[Note: I’ve decided to buy 1 comic a week from my local comic shop, Matt’s Cavalcade, here in Corvallis, OR. Therefore, as time allows, I’ll be writing up on those every Wednesday. Sometimes I may just write about a single issue from a series and that’ll be it if I’m not a fan, hopefully that doesn’t happen too often though.]
I first encountered Gaiman’s Sandman series through it’s standalone anthology Sandman:Endless Nights that contained seven graphic art stories about the titular character, aka Dream aka Morpheus, and his six siblings. They all make up the Endless: a group of beings who ARE and are also responsible for their own dominion covering Destiny, Death, Destruction, Dream, Delight (later Delirium) Desire, and Despair. Reading that anthology as my entry point gave me only a hint of the richness of Gaiman’s universe, one that was bursting with depth, beauty and horror.
Later I collected the 1st half of Gaiman’s original Sandman run in DC’s gorgeous Absolute volumes and found myself loving that series even moreso than the anthology for Gaiman’s talent of telling a serial narrative while creating self-contained issues and arcs that explored the realms of the Endless and those whom interfere with them. Unfortunately, I was too spoiled by those volumes to read the latter half in another format, and finances have not allowed me to make that purchase yet.
However, after reading the first issue of Overture, I now need to track down those remaining volumes and read them however possible because the end of Overture’s first issue threaten to completely change my perspective on the mythos of the Sandman series in the most fantastic of ways [no, I ain’t spoiling a fantastic cliffhanger here, but he does not end up where you might think if you’re thinking bout the original’s run’s opening].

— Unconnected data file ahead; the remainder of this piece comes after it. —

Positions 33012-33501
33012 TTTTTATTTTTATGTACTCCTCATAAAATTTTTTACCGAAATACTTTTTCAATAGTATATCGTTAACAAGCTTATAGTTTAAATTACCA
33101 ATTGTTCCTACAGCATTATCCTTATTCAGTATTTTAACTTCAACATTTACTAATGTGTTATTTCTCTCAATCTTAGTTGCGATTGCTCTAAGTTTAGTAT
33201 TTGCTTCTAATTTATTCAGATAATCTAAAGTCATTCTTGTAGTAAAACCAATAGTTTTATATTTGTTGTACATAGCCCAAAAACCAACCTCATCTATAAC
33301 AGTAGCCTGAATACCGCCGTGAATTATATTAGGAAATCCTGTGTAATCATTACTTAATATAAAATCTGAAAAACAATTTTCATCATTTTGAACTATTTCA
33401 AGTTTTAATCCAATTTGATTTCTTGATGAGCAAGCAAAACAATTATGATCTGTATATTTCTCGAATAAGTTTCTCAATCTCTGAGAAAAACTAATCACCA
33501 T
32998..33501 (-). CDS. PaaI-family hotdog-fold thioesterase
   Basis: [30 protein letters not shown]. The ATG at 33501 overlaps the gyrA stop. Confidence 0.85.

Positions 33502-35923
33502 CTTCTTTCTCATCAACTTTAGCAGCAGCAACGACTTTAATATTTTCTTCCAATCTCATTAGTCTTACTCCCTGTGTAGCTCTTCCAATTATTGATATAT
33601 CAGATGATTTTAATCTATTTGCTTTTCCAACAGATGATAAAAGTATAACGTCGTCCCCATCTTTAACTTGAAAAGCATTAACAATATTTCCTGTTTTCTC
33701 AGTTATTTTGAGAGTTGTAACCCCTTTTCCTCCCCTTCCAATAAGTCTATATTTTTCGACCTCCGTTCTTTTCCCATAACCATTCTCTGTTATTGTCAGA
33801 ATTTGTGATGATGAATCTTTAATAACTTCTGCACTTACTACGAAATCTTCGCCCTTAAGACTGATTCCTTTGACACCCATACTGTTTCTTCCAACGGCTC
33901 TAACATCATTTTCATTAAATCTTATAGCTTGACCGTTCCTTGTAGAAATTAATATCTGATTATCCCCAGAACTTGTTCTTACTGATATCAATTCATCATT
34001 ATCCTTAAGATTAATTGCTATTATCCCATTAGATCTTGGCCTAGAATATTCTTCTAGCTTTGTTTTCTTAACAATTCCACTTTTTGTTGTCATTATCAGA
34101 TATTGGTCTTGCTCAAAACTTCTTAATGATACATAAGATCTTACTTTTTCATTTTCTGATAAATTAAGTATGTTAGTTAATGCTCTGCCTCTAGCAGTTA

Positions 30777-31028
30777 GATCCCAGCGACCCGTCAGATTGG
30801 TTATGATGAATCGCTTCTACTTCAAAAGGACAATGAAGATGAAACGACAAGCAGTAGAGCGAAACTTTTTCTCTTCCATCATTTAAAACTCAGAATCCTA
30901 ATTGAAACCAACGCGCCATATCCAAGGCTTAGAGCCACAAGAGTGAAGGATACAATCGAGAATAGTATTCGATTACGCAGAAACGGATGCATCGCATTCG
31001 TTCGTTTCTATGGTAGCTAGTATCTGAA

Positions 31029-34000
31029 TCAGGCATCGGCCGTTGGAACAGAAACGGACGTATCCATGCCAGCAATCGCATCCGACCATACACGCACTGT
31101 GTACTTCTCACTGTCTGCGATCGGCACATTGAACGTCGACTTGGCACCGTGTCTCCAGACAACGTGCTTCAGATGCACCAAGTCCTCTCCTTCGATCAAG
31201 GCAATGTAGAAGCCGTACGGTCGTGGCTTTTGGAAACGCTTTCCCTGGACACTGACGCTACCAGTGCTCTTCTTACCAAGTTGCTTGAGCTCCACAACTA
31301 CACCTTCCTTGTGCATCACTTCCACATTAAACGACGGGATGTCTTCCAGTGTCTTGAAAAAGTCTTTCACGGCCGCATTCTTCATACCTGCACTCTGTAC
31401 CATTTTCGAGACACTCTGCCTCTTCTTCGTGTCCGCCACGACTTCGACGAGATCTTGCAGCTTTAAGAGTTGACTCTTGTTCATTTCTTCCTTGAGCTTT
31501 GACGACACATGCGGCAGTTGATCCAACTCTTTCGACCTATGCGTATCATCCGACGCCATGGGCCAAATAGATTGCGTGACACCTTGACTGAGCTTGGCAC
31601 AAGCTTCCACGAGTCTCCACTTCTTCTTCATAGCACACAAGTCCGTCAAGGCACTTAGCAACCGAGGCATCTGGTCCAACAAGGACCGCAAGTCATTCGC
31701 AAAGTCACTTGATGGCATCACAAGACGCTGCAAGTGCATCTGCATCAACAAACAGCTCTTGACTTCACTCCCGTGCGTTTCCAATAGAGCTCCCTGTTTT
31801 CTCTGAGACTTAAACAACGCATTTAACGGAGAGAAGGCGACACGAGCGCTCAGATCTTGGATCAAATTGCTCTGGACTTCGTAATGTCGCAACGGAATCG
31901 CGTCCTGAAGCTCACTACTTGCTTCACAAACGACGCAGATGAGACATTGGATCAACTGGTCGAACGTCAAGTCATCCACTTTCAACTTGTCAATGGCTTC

Occurring prior to the events readers find Dream in the first issue of the original Sandman run, we find dream at the opening of the issue being summoned towards a meeting we only find out about at the end. With the little time he has remaining, Dream carries out last minute errands, getting a visit from one of my favorite villains of the original run and stopping by his throne room to pick up some familiar items. With J.H. Williams on art, we’re treated page after page of beauty with Williams doing amazing work with his panel layouts, capturing the discomfort that the normally morose Dream King is feeling. The series also benefits from Williams’s versatility as he is draws each world within Dream’s realm with distinct styles that all indicate an otherworldliness. And then we get to that last page where Gaiman and Williams lay it all bare.
I was intrigued by the launch of this new series because I thought Gaiman had explored this universe as much as possible and told all the stories he had wanted to. I was also wary about thanks to the debacle that was the Before Watchmen series earlier this year. However, given that the original creator was behind it and supported by one of the best artists, I thought I’d give it a shot. I’ll be reading Overture to the end and I’m excited to see what Gaiman puts Morpheus through before he ends up trapped in the original series.